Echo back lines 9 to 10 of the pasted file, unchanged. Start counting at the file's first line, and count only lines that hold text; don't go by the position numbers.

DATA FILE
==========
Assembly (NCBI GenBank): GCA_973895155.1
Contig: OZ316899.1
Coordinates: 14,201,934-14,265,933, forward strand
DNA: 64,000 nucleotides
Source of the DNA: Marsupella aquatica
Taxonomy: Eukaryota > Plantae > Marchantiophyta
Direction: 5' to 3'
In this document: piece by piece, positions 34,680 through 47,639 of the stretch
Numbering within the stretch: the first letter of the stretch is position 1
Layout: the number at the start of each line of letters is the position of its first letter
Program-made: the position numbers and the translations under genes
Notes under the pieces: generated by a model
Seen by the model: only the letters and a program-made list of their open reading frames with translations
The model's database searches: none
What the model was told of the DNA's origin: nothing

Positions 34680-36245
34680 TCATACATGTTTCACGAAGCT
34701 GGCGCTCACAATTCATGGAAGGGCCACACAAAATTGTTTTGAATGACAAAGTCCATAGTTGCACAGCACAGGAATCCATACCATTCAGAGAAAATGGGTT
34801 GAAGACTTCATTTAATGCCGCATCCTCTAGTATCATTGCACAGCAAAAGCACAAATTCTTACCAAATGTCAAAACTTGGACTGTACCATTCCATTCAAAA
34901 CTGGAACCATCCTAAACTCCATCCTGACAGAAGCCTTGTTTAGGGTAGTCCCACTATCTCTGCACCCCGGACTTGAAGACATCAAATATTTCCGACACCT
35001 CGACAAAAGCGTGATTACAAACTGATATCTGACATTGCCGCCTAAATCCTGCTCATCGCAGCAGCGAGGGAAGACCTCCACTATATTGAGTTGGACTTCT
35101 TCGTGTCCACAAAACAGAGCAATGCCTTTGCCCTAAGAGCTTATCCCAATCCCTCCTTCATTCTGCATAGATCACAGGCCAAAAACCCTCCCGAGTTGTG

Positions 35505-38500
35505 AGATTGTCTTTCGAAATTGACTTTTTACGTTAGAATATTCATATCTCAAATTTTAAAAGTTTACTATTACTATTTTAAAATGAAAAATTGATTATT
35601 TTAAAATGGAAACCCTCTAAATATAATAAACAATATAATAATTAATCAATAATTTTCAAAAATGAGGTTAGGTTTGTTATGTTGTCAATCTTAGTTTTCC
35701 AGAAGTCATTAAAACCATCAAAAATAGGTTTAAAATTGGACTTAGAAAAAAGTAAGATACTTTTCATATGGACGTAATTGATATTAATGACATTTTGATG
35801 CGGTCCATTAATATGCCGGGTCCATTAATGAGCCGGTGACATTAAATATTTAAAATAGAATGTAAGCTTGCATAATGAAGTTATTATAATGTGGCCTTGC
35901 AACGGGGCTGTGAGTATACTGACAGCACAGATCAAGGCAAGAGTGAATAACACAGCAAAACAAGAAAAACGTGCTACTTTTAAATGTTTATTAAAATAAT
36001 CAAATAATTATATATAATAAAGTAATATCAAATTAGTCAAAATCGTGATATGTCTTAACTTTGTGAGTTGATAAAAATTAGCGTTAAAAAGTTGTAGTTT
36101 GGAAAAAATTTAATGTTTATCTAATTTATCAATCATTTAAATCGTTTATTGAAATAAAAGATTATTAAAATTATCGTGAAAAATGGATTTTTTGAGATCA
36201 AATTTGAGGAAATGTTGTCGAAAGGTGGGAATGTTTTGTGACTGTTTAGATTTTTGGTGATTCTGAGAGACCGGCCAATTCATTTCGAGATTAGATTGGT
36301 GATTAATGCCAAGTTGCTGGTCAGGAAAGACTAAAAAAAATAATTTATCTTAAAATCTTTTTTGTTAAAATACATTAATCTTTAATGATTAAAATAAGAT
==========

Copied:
Numbering within the stretch: the first letter of the stretch is position 1
Layout: the number at the start of each line of letters is the position of its first letter